Petiquette: Are Pets Acceptable at Art Fairs?

With dogs underfoot at the Hamptons fairs, we review Dos and Dont's of pet-toting.

Beth Rudin DeWoody, David Croland, and a pampered pup named Rooz attend the Parrish Art Museum Midsummer Party. Photo: Owen Hoffmann/PatrickMcMullan.com.

Beth Rudin DeWoody, David Croland, and a pampered pup named Rooz attend the Parrish Art Museum Midsummer Party.
Photo: Owen Hoffmann/PatrickMcMullan.com.

While enjoying the best of the Hamptons art scene this past weekend, we noticed an interesting, if absurd, trend: pets attending art fairs, openings, and even galas. While this is nothing new in Hollywood, where any starlet worth her tabloid photos has a pooch tucked under her arm, it’s a jarring sight when also in the presence of priceless (or very expensive) works of art. But, a trend is a trend, and we understand that hardcore “pet people” don’t take kindly to being told their loyal companions are worth anything less than a human (especially if said pet people are about to, or already did, drop some serious dough). So, here are some pointers for those with art-loving animals that don’t want to miss out on the action.

Don’t: Argue with event staff.
Former PULSE Art Fair director Cornell DeWitt told artnet News that often, especially in New York City, there are intense rules and regulations about animals in the presence of food. Since most art fairs offer refreshments, they could be risking their food-service permit by letting animals in. If this is the case, don’t cause a big stink. After all, how would you feel if other fairgoers had to starve simply so you could whisk Fifi around with you all day?

Do: Let people pet your pup.
An adorable animal in a public place is going to cause a certain degree of commotion. Be honest: that’s part of why you like having it. So don’t be taken aback when strangers want to ooh and ahh over your fluffy ball of joy. Pets are, above all, an excellent conversation starter.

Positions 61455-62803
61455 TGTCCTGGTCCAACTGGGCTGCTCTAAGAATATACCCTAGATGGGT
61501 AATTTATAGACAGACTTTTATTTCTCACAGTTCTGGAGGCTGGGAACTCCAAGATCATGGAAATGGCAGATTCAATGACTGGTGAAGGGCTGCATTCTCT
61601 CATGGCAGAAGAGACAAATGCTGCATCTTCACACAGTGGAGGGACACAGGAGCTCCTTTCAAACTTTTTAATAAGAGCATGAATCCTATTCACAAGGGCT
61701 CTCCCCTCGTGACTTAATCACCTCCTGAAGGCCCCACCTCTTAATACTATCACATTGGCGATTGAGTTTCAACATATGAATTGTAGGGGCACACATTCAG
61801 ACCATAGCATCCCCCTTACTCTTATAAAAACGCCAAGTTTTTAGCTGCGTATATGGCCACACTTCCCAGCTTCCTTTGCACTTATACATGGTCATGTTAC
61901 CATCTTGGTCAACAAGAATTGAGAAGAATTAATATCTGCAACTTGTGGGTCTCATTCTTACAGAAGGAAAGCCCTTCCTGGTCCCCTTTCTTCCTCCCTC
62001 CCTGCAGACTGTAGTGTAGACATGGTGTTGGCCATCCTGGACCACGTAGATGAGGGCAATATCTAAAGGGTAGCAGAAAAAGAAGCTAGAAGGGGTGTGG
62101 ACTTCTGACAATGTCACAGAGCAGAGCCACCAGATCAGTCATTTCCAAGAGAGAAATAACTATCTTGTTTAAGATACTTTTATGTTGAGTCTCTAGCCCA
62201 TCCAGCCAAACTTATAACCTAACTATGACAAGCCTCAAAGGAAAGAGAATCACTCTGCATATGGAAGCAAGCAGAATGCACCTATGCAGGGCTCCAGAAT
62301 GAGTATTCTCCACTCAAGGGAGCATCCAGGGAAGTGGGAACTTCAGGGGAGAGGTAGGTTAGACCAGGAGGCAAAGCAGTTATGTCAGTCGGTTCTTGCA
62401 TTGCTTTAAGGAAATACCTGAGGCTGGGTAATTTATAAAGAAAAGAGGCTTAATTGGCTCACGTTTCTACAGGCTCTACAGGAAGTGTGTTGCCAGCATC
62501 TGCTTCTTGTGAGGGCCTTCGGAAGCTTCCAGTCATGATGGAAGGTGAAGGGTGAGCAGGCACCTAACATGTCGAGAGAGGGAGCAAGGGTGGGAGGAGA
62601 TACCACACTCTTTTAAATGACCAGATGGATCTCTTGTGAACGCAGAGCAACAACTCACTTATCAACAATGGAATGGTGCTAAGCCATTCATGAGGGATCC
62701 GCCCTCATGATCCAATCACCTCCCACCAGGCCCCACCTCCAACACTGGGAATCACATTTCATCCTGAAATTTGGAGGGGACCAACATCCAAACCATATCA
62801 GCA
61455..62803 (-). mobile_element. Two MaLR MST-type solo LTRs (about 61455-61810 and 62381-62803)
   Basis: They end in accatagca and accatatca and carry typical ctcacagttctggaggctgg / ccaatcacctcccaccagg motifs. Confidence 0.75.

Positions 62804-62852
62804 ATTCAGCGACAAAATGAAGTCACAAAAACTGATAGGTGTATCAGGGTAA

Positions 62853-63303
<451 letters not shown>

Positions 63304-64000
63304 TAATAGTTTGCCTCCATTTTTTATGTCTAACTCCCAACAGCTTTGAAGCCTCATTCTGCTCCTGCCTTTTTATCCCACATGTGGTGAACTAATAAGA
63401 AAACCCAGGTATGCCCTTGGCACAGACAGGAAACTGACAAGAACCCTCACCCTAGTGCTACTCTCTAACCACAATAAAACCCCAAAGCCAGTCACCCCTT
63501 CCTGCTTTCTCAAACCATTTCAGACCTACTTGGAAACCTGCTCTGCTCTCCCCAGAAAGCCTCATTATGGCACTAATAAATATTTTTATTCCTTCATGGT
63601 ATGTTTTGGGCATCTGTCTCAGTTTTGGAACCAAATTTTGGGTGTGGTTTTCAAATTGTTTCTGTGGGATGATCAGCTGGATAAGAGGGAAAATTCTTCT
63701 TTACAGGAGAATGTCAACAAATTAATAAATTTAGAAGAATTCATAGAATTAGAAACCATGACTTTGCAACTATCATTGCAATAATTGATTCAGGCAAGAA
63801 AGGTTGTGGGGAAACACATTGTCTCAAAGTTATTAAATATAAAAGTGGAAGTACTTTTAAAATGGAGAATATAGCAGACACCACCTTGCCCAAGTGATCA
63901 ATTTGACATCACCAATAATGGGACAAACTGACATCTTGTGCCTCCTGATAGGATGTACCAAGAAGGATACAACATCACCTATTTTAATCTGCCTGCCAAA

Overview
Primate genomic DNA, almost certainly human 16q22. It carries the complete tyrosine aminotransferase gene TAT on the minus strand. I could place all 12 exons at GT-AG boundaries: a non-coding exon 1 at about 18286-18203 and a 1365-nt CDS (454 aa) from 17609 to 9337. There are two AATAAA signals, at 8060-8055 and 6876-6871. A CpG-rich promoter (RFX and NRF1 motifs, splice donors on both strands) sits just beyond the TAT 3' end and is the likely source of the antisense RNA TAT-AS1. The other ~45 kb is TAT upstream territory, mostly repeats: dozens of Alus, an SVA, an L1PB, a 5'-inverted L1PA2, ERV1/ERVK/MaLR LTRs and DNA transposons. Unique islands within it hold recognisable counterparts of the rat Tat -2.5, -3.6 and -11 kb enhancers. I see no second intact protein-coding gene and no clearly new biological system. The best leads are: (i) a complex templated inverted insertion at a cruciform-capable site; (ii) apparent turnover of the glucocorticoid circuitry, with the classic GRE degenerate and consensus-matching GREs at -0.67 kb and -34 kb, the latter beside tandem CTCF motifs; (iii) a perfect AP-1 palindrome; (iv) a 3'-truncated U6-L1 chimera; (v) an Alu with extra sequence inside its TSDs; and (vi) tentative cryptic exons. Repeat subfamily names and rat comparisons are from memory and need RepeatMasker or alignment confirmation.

Do: Make sure to take your pet to the bathroom from time to time, preferably away from the art.
When investigating petiquette policies, we were told a story that is both disturbing and hilarious. Several years ago a well-known art critic (and pet-toting trendsetter) brought his dog to an art fair. He found himself in a booth with a lot of avant garde work that he didn’t particularly care for. Apparently, neither did his pompous pup, because she relieved herself all over the booth. The critic’s response? “Well, now you know how she feels about the work.”

Don’t: Buy your dog a seat at the dinner table.
Okay, so we haven’t heard accounts of this happening yet, but we’d really like to nip it in the bud before it does. Please do not purchase $1,000-plus gala dinner tickets for your animal. It’s called a “doggie bag” for a reason.

Do: Gussy her up.
If you’re wearing a couture gown, shouldn’t your most prized accessory be dressed to kill as well? Try a bejeweled collar, a sumptuous leather leash, or this Louis Vuitton canine carrier. Yes, they also make doggie-sized tiaras, but we feel that’s a bit overkill. Unless it’s the Met Ball, and we’re pretty sure there are no pets allowed at the Met Ball, no matter how much you donate.

Don’t: Be anonymous.
If a photographer snaps a pic of you and your pet, kindly share your name as well as that of your furry friend (see the photo above, for example). After all, Karl Lagerfeld’s cat has almost 40,000 Twitter followers, so don’t let anyone tell you that four-legged socialites are not a thing.


Follow artnet News on Facebook:


Want to stay ahead of the art world? Subscribe to our newsletter to get the breaking news, eye-opening interviews, and incisive critical takes that drive the conversation forward.

Share